Classic Blog: ‘Mind Platter’ by Dan Siegel

“Wouldn’t it be nice if people had an idea of what a daily intake would be for their mind? How do you keep your mind healthy? So what I’m going to do is share with you what the healthy mind platter has, the seven activities that can help keep your relationships healthy and actually integrate your brain…”

“Finally, our seventh activity is called connecting time. Now, connecting time is where we connect to other people, hopefully in person, and to the planet, to nature. I try to remember connecting time with the phrase, ‘3G2P’.

The 2P is two people and the planet. 3G is we bring this sense of connection with a feeling of generosity, of kindness, of open heartedness. And we do with this gratitude, for being alive for our connections to other people on the planet.

Recovery and recovery-based care

“Never doubt that a small group of thoughtful, committed citizens can change the world; indeed, it’s the only thing that ever has.”
Margaret Mead, US cultural anthropologist

2007_0118walpole0118Here’s a little section I wrote for a book I am working on.

1. The Problems
Substance use problems represent a major concern in society today. These problems do not just arise from use of illegal drugs, but also from alcohol, solvents and addictive prescription drugs. They are intimately tied up with, and can be caused by, social, emotional and/or mental health problems. A person’s substance use problems impacts negatively on the wellbeing of family members and other loved ones.

Far too few people are recovering from the problems caused by drugs and alcohol, in large part because of shortcomings in the systems of care that society has developed. Many people circulate in and out of treatment, and much of the treatment system has become disempowering and lacking in hope.

The prejudice and stigma that exists in society towards individuals and families affected by substance use problems is also a strong barrier to recovery.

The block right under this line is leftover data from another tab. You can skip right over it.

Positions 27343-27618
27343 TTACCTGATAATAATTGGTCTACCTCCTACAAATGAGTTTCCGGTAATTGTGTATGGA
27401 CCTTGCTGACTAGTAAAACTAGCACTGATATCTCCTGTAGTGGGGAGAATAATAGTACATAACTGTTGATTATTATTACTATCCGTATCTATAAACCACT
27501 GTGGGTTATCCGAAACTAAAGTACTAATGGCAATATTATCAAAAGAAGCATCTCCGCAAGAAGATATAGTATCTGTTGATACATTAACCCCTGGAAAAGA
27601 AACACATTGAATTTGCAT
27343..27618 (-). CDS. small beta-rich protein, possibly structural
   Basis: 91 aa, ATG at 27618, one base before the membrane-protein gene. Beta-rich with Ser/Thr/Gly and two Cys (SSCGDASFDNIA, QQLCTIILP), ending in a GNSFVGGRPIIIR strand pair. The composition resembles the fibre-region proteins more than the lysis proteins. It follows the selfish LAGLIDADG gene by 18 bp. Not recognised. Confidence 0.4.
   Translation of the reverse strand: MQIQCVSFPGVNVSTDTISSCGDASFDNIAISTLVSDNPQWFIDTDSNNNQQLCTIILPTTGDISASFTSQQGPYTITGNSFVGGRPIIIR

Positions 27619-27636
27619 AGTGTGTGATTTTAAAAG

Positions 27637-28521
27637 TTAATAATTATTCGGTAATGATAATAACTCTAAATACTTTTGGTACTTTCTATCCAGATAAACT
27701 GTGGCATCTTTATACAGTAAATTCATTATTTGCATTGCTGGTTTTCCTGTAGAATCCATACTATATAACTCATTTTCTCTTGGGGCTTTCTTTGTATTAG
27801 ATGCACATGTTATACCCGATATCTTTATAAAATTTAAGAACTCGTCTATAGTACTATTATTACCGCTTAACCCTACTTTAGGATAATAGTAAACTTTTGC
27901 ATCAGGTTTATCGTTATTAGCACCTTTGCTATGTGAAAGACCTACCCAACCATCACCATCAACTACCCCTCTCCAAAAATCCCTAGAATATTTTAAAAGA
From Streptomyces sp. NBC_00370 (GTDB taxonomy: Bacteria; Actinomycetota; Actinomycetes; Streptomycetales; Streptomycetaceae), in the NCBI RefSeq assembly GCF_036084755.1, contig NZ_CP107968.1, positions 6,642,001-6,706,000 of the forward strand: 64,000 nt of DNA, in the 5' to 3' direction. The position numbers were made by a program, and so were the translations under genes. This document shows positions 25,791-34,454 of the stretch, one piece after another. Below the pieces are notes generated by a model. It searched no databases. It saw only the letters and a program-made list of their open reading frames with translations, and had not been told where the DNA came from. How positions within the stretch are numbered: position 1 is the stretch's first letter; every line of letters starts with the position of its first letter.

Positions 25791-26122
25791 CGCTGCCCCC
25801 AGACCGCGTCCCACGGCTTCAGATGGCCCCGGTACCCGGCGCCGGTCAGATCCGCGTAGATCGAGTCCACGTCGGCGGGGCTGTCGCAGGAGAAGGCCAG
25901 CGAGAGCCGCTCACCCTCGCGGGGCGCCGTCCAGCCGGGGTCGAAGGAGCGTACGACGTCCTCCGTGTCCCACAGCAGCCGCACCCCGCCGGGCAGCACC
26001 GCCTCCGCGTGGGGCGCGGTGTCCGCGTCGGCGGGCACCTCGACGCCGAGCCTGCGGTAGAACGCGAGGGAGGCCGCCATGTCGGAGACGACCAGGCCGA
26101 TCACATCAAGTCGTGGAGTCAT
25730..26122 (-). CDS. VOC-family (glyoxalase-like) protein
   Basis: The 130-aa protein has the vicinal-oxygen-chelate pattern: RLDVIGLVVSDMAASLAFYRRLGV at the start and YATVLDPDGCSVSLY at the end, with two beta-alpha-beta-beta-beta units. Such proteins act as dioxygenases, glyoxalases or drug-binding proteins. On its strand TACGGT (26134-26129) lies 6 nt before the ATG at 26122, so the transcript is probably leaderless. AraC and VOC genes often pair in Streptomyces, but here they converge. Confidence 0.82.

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‘Five Things Resilient People Do’ by Jennifer Mattson

resilientCame across this excellent piece on Thrive – the Kripalu blog on yoga, health and wellness.

‘Why do some people bounce back after a major tragedy or illness, while others seem derailed by life’s daily challenges? The answer, in a word, is resilience.

At its core, resilience is the capacity to handle difficult moments. That could be a major trauma such as post-traumatic stress after a military deployment; a chronic source of tension, such as parenting a sick child; or a sudden loss—of a loved one, a job, a marriage, or a home, to fire or flood.

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‘Mind Platter’ by Dan Siegel

“Wouldn’t it be nice if people had an idea of what a daily intake would be for their mind? How do you keep your mind healthy? So what I’m going to do is share with you what the healthy mind platter has, the seven activities that can help keep your relationships healthy and actually integrate your brain…”

“Finally, our seventh activity is called connecting time. Now, connecting time is where we connect to other people, hopefully in person, and to the planet, to nature. I try to remember connecting time with the phrase, ‘3G2P’.